Belonging is a fundamental human need.
And establishing friendships is one way we fulfill that need.
Friends make jokes funnier, boredom bearable, and hard times easier. In other words, friends improve our quality of life and entire sense of well-being.
However, after college, meeting people and making new friends takes a nosedive. It’s not uncommon to look around in your late 20s and realize that you don’t have many close friends.
The truth is, making friends gets more difficult the older you become unless you’re deliberate about it.
In this post, you’ll discover seven scenarios we all face that make developing new friendships hard. You’ll also learn some practical solutions to adapt.
1. Adult responsibility
One of the most obvious reasons it’s difficult to make new friends is simply because you don’t have as much free time in your schedule. Growing up you have more time to nurture new friendships. The most responsibility you had was school work and maybe household chores.
After college, the rate at which you meet and acquire new friends drastically decreases. You may also find spending time with close friends becomes less and less frequent.
Here’s how to make friends when you don’t have a ton of time in your schedule:
- Define where you are losing time, ie watching tv, scrolling social media, etc then reallocate that time to an activity where you can socialize.
- Go to work conferences. You’ll meet people in your field and increase the chances that you’ll have similar interests with someone else.
- Invite a friend to do things on your schedule like working out, grabbing lunch, or running errands
2. A lack of organic opportunity
When you’re younger, it’s easy to fall into friendships because your social network is laid out in front of you. It’s far more normal to start a conversation in a classroom than a grocery store or gas station.
Your social life changes after high school and college. The gist of it is, most relationships you make when you’re young are casual.
And that’s simply because you had more opportunities for them either on sports teams or via classmates. Think of where you met your best friend. It was probably during a time where having a social life was easier and expected.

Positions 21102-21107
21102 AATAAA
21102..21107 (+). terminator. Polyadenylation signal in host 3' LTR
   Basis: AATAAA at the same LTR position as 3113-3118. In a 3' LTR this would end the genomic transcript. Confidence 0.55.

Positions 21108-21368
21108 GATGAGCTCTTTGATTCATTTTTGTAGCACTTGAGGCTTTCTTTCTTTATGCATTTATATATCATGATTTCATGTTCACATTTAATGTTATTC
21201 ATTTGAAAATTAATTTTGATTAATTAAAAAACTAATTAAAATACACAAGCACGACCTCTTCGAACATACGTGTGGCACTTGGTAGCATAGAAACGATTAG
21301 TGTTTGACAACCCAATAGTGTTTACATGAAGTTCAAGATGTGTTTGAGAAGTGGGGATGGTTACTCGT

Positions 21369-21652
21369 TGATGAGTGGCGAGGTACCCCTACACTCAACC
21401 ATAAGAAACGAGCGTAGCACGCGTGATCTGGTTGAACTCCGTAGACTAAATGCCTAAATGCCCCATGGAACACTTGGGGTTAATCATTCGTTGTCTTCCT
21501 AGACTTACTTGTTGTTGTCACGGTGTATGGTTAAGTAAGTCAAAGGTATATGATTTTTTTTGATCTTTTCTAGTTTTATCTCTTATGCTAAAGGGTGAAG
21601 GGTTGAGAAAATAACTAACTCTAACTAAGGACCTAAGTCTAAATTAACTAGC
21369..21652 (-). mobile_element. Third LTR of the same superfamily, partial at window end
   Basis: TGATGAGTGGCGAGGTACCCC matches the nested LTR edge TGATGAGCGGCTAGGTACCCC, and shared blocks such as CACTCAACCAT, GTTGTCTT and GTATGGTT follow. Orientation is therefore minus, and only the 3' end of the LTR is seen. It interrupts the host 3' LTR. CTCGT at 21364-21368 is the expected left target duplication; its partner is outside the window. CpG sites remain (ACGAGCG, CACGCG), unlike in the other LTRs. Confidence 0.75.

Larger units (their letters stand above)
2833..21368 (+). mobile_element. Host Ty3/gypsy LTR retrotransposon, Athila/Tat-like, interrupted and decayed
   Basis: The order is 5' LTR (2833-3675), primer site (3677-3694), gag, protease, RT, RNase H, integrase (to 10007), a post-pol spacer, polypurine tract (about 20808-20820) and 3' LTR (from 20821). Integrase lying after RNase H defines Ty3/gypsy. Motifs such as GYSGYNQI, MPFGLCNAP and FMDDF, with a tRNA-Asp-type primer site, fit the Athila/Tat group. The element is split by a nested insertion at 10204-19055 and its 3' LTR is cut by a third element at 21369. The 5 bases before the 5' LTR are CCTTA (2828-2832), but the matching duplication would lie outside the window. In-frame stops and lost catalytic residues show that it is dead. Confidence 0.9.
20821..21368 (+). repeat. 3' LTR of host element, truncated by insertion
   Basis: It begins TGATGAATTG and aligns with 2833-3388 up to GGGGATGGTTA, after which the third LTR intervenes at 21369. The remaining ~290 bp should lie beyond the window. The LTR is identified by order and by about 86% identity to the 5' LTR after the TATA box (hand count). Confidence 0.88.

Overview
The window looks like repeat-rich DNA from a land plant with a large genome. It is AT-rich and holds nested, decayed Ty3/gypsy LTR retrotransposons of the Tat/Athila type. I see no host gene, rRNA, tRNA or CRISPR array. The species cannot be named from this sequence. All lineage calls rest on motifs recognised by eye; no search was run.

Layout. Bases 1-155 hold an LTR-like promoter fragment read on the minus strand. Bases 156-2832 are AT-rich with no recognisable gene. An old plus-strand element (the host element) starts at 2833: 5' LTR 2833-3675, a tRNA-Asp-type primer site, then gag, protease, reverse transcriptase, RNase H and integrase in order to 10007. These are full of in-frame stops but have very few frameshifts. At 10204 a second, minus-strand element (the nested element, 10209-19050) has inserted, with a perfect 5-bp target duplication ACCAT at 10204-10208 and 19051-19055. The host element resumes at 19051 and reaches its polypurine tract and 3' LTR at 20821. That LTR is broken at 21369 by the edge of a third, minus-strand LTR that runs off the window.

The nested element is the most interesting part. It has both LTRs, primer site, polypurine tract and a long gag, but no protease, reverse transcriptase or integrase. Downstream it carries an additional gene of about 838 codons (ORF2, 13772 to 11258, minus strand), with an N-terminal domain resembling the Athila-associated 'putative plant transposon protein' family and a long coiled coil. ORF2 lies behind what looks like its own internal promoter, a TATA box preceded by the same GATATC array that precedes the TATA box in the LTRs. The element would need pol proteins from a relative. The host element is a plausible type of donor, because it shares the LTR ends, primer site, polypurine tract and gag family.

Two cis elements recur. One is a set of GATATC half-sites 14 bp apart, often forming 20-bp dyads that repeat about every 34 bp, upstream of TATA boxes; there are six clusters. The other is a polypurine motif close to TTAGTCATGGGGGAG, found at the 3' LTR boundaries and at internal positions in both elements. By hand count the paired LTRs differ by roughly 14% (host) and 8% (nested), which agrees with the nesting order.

When you become an adult, your routines become less varied and so do the people you meet unless you move to a new city. You have less access to casual relationships and therefore fewer chances to develop close friendships.
The remedy to this is to:
- See every opportunity as a place to make new friends
- Ask colleagues and/or neighbors out to activities
- Ask a friend to bring a friend when you attend an event or meet up for lunch
3. Not appreciating mindless enjoyment
Play is defined as an activity you engage in for enjoyment rather than any practical purpose.
Play for young children helps with cognitive brain function, boosting creativity, and building social skills. Not surprisingly, these are the same benefits of play for adults.1
Children have this playtime built-in because it’s necessary for their development. When we become adults, however, doing activities that don’t contribute any external or quantifiable value can be seen as time-wasting or useless.
But the truth is, play is integral to success because it gives you a chance to reset. Intentional downtime helps you relieve anxiety and improves your overall mental health. When you start a hobby you meet people with similar interests and improve your chances of meeting potential friends.
Insert more play into your schedule with these activities:
- Join a sports league
- Join or start a book club
- Volunteer locally
- Join a choir or musicians jam session
4. Becoming jaded
Another reason adults have trouble making friends is simply that the older you get, the more jaded you become. You learn that other people can let you down. Maybe you had someone you considered a good friend but you grew apart or had a falling out.
In my opinion, there are always obvious signs it’s time to let a relationship die. But the more you succumb to the belief that “it’s not worth it” to make new friends, the more likely you are to avoid meeting people. You become more insecure and learn to fear rejection.